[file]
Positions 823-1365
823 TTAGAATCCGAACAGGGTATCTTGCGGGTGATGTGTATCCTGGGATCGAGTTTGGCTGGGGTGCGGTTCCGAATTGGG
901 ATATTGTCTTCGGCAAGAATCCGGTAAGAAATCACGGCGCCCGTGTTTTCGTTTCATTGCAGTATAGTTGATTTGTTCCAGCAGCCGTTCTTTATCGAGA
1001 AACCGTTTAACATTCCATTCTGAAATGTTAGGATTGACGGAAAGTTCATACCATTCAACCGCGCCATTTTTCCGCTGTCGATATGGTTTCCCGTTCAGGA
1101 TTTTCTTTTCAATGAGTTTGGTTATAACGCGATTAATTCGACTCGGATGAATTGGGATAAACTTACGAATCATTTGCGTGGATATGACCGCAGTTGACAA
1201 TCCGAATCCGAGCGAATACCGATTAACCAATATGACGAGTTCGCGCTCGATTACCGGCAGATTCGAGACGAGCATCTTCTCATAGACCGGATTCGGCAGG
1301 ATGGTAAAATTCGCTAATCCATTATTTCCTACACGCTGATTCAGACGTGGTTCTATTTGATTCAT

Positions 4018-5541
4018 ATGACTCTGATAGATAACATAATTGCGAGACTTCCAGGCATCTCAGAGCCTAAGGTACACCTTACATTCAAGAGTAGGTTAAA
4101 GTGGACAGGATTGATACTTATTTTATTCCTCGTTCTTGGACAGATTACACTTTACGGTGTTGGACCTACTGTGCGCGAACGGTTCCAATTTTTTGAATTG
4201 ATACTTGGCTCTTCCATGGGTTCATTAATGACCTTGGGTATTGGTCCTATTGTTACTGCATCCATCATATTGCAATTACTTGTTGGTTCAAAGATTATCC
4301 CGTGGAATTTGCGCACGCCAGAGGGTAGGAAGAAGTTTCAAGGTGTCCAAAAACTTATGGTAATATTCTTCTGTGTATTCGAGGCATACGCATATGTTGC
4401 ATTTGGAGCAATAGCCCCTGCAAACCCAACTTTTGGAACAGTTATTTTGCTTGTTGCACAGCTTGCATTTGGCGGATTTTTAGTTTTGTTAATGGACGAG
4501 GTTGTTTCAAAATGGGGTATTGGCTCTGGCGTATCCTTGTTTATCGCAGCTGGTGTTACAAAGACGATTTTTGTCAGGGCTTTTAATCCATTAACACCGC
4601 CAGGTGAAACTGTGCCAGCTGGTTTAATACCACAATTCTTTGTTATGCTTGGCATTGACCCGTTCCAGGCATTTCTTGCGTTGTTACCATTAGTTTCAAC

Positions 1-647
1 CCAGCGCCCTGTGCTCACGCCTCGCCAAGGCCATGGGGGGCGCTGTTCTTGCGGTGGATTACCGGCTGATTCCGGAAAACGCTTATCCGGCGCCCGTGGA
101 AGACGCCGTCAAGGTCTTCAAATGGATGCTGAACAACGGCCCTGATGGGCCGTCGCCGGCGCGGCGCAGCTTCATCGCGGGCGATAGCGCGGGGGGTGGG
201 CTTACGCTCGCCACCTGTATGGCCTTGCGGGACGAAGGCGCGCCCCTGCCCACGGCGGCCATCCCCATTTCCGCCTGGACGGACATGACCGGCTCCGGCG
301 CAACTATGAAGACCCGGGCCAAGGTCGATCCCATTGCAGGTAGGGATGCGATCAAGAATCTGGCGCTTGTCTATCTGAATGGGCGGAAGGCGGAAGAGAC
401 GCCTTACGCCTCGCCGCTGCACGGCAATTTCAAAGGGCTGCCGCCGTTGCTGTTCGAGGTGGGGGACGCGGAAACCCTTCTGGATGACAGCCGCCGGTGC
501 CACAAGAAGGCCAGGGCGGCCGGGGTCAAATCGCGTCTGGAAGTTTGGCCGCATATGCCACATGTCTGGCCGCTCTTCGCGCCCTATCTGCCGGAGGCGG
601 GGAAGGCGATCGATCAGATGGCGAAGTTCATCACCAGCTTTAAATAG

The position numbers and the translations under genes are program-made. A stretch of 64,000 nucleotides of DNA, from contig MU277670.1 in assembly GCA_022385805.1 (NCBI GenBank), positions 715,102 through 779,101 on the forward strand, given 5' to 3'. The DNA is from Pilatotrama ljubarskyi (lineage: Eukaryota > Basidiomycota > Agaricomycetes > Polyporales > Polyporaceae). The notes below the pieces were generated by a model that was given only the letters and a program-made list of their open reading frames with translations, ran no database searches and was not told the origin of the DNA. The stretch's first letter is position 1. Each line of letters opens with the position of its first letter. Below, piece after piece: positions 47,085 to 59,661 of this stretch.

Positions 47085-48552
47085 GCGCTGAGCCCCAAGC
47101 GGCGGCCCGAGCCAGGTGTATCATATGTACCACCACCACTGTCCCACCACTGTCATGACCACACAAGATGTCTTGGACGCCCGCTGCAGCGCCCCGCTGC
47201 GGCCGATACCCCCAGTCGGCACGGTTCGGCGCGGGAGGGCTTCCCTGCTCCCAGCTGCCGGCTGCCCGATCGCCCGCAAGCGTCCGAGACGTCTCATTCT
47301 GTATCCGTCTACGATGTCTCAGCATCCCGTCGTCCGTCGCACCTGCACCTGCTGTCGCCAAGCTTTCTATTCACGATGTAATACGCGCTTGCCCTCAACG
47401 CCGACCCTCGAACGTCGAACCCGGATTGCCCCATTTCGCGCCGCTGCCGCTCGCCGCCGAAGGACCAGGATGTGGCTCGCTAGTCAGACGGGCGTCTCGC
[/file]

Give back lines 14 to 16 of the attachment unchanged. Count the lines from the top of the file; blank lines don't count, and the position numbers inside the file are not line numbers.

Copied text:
4501 GTTGTTTCAAAATGGGGTATTGGCTCTGGCGTATCCTTGTTTATCGCAGCTGGTGTTACAAAGACGATTTTTGTCAGGGCTTTTAATCCATTAACACCGC
4601 CAGGTGAAACTGTGCCAGCTGGTTTAATACCACAATTCTTTGTTATGCTTGGCATTGACCCGTTCCAGGCATTTCTTGCGTTGTTACCATTAGTTTCAAC

Positions 1-647